February 1, 2012
President Obama's public acknowledgment of the CIA's secret drone campaign in Pakistan puts new pressure on the administration to defend the policy openly. That's a welcome development. The president should now be equally forthcoming about the rationale for the targeted killings of American citizens. In an interview conducted by Google and YouTube on Monday, Obama defended the use of drones as "judicious" and added that "obviously a lot of these strikes have been in the FATA," Pakistan's federally administered tribal areas.
February 1, 2012 | By David S. Cloud, Los Angeles Times
U.S. military aircraft launched strikes that killed at least five suspected militants in southern Yemen in one of the deadliest attacks since the Pentagon and CIA stepped up counter-terrorist operations in the impoverished Middle Eastern nation last year, U.S. officials said. The attacks Tuesday in Yemen's Abyan province targeted a meeting of members of Al Qaeda in the Arabian Peninsula, a militant group whose leadership has been badly degraded in a series of U.S. air attacks, the officials said.
January 31, 2012 | By Brian Bennett
Even as Al Qaeda's ability to attack the United States continues to diminish, Iran is more willing to attack the United States and American interests overseas, the top U.S. intelligence official told Congress on Tuesday. Director of National Intelligence James R. Clapper said that a failed 2011 plot to assassinate the Saudi ambassador to the United States in Washington has convinced U.S. intelligence officials that the leaders of the Iranian government are increasingly likely to support attacks on U.S. soil.
January 9, 2012 | By John Hannah
During a Dec. 8 news conference, President Obama rebuked his Republican foreign policy critics: "Ask Osama bin Laden … whether I engage in appeasement," Obama fired back. The president has a point, of course. The special forces raid to get Bin Laden deep in Pakistan was an extremely gutsy call. So too the extrajudicial death sentence that Obama imposed on U.S. citizen Anwar Awlaki in Yemen. More generally, the president has been a veritable killing machine when it comes to anti-American jihadists, escalating drone attacks tenfold against our most fanatical enemies.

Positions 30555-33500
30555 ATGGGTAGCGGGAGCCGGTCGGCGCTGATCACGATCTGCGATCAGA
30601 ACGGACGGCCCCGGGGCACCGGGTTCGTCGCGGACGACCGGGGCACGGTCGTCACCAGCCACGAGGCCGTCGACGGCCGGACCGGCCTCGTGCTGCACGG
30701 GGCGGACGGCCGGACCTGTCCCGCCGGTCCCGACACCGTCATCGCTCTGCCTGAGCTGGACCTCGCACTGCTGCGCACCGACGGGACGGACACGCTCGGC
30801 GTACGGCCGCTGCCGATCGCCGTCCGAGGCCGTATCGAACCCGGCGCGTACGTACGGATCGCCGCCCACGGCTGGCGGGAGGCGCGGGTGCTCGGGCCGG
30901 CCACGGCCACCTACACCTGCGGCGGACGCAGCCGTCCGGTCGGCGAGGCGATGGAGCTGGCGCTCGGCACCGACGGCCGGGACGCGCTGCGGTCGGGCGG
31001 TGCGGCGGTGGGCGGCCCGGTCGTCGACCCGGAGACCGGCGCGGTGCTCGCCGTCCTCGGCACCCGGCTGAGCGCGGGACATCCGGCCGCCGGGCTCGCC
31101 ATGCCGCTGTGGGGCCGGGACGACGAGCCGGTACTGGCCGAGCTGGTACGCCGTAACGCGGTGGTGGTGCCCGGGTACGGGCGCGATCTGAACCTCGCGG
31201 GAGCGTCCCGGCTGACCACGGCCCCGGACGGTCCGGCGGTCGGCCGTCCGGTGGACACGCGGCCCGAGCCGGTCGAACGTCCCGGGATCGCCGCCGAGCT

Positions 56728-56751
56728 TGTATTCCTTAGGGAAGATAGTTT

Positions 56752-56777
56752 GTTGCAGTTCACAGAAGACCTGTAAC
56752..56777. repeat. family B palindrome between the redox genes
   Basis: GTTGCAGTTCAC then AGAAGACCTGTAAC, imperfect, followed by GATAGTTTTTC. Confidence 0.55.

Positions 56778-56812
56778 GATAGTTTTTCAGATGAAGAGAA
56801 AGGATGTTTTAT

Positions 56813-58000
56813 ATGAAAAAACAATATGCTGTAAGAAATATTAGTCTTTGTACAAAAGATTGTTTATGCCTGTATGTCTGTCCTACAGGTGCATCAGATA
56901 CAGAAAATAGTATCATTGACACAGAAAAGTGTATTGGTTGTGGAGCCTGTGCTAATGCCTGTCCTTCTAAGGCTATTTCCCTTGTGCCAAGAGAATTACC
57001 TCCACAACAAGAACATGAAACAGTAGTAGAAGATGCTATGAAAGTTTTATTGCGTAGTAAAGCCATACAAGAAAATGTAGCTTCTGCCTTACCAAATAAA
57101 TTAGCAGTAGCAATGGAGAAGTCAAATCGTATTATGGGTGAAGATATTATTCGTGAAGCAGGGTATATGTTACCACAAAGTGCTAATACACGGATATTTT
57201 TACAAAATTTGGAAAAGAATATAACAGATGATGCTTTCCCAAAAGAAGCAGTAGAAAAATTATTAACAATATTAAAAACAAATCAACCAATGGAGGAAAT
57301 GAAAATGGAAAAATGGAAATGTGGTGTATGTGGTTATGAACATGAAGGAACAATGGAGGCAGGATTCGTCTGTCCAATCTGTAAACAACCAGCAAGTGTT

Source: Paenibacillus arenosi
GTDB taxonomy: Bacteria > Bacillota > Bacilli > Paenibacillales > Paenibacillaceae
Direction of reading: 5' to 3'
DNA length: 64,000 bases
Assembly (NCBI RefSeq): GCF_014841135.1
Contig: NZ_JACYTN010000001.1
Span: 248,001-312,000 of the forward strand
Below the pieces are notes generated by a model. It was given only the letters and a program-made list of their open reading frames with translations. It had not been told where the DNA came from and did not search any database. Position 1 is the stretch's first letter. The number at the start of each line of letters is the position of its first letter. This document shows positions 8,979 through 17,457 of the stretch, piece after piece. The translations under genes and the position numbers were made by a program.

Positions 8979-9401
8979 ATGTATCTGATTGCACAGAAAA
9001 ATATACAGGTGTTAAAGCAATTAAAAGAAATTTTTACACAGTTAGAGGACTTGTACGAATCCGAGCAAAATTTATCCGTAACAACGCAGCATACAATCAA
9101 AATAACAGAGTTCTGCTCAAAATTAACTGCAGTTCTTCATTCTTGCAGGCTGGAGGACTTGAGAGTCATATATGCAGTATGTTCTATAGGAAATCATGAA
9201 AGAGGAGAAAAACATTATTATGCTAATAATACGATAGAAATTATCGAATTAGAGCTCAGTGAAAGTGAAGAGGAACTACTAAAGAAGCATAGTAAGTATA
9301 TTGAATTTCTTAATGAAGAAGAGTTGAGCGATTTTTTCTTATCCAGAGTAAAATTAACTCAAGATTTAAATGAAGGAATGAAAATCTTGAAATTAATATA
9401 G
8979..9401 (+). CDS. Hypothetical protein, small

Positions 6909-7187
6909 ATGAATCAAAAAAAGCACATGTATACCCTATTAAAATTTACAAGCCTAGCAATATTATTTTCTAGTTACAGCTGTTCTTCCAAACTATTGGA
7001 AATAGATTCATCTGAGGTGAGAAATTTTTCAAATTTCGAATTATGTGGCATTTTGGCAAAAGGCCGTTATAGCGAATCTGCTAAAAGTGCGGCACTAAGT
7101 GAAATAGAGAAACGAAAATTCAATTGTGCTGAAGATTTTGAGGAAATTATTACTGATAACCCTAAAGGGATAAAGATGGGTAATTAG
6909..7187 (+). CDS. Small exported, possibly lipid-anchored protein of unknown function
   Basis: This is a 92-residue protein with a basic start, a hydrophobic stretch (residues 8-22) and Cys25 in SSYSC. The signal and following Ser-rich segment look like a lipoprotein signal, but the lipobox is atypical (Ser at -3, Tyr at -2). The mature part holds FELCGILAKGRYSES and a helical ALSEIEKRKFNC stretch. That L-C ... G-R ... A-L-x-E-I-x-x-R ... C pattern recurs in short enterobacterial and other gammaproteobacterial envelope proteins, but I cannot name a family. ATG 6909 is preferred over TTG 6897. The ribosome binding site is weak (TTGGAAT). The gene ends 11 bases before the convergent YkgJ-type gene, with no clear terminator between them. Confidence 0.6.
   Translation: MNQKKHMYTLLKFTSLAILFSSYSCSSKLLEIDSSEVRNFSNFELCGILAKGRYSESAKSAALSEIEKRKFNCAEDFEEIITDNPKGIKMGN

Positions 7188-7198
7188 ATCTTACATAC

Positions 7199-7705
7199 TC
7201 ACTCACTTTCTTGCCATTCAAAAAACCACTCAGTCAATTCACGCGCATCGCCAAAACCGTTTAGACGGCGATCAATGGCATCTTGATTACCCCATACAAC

November 23, 2011 | By Jeffrey Fleishman and Zaid al-Alayaa, Los Angeles Times
After months of unrest that have brought his country to the edge of civil war, Yemeni President Ali Abdullah Saleh signed an agreement in Saudi Arabia on Wednesday to hand power to his vice president in a deal that leaves him immune from prosecution in the deaths of scores of protesters. The agreement reached with the opposition and backed by the U.S. and Persian Gulf nations allows Saleh to retain the title of president for three months while early elections are scheduled. A clever politician who has ruled for 33 years, Saleh has broken similar promises before and it remains to be seen whether he will finesse a loophole to stay in charge.